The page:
CRISPR/Cas9 gene-editing technology, a way to generate very precise gene knock-out kits, has now been used to produce cows with resistance to bovine tuberculosis.
Bovine TB, caused by Mycobacterium bovis, can be transmitted from livestock to humans, primarily if raw milk is consumed (just one reason to embrace post-1860 science about food, namely pasteurization), and even other animals.
A primitive, non-photosynthesizing microbe, Methanospirillum hungatei, which is thought to have existed since before the development of photosynthesis, possess genes similar to those that play a role in photosynthesis, finds a new study.
Photosynthesis, creating oxygen and carbohydrates such as glucose from solar energy, water, and CO2, is indispensable for many species on this planet. However, it is unclear exactly how or when organisms evolved the ability to photosynthesize. A team has discovered an evolutionary model for the biological function that creates CO2 from glucose in photosynthesis.
Though scant progress has been made in treating or understanding Alzheimer's disease in the last 100 years, one thing is known; there are declines in glucose levels in the hippocampus early on. What has remained unclear is whether that is a cause or consequence.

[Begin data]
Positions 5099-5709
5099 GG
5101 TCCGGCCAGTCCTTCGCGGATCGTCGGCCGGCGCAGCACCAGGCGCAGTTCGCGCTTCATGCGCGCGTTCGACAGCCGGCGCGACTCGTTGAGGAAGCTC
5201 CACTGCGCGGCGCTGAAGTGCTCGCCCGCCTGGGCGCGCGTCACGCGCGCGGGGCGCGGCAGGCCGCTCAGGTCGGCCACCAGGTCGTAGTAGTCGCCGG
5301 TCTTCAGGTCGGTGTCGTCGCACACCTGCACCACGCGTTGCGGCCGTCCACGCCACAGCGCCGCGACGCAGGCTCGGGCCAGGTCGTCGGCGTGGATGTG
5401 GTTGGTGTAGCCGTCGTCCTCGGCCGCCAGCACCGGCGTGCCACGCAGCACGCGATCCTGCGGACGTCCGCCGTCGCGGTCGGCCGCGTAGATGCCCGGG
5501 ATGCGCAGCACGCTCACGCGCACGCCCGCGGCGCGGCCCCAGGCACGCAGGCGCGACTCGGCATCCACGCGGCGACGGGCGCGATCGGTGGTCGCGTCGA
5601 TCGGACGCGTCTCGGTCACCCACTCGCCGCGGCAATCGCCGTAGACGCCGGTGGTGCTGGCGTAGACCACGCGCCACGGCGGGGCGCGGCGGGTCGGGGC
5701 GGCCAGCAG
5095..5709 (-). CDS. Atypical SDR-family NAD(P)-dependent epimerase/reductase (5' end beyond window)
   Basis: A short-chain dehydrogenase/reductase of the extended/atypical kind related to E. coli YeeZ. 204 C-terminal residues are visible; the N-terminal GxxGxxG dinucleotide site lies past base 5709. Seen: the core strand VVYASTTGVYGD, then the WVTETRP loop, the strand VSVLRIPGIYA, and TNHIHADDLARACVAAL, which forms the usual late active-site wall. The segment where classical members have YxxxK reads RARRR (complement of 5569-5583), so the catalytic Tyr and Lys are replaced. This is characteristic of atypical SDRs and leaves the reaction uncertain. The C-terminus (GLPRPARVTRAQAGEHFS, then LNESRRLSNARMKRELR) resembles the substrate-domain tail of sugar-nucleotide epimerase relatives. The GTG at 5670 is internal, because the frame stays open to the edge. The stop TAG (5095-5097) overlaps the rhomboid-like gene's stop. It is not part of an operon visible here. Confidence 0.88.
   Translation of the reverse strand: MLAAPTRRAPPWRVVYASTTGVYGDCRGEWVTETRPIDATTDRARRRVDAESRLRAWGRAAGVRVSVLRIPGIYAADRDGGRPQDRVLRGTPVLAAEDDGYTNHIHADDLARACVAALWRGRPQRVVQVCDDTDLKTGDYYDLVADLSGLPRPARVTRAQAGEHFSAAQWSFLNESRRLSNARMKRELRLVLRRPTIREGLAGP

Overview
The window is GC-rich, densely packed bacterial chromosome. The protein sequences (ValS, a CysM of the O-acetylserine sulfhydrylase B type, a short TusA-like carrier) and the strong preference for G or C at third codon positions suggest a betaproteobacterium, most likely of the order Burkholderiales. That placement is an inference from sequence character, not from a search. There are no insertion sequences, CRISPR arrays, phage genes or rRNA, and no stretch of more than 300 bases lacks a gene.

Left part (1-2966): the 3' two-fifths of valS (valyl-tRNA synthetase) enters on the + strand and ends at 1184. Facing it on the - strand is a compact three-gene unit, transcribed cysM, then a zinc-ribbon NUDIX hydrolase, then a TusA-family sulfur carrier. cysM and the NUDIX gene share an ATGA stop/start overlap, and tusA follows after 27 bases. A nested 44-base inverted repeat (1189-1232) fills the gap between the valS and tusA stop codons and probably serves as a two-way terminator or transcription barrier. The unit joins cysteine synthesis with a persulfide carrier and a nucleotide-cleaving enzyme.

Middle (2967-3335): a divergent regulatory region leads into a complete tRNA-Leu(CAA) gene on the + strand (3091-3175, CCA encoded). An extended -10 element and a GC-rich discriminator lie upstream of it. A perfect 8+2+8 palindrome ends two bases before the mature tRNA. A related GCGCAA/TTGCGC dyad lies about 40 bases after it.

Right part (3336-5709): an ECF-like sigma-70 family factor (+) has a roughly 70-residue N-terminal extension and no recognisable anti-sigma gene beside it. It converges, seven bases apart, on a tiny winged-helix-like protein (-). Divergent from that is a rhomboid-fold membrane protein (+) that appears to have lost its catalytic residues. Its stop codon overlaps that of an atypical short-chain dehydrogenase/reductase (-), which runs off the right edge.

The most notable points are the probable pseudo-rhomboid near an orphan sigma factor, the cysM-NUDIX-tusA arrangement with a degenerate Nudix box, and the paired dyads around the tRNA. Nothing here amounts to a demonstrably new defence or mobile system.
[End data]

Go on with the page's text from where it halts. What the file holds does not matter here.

Mitochondrial dysfunction, which leads to rare genetic disorders in children, some forms of heart disease, and most likely some cases of Parkinson’s disease, is bewildering in the variety and complexity of problems it can cause.
Mitochondria are, after all, the energy factories contained inside most of our cells, they convert the diverse food we consume into a common energy type. No energy, no life.
After being only theorized for 80 years, Harvard scientists claim they have succeeded in creating the rarest - and potentially one of the most valuable - materials on the planet.
The number of theoretically possible fatty acids with the same chain length but different structures can be determined with the aid of the famous Fibonacci sequence.
The ability to calculate the number of possible fatty acids is of great importance for their chemical analysis (‘lipidomics’) and a new paper states the number of possible fatty acids with increasing chain length rises at each step by a factor that agrees with what is called the ‘Golden Ratio’
. The Golden Ratio is essentially a ratio that is the midpoint between asymmetry and symmetry, when "the whole is to the larger as the larger is to the smaller". In numerical terms, it is 1.618.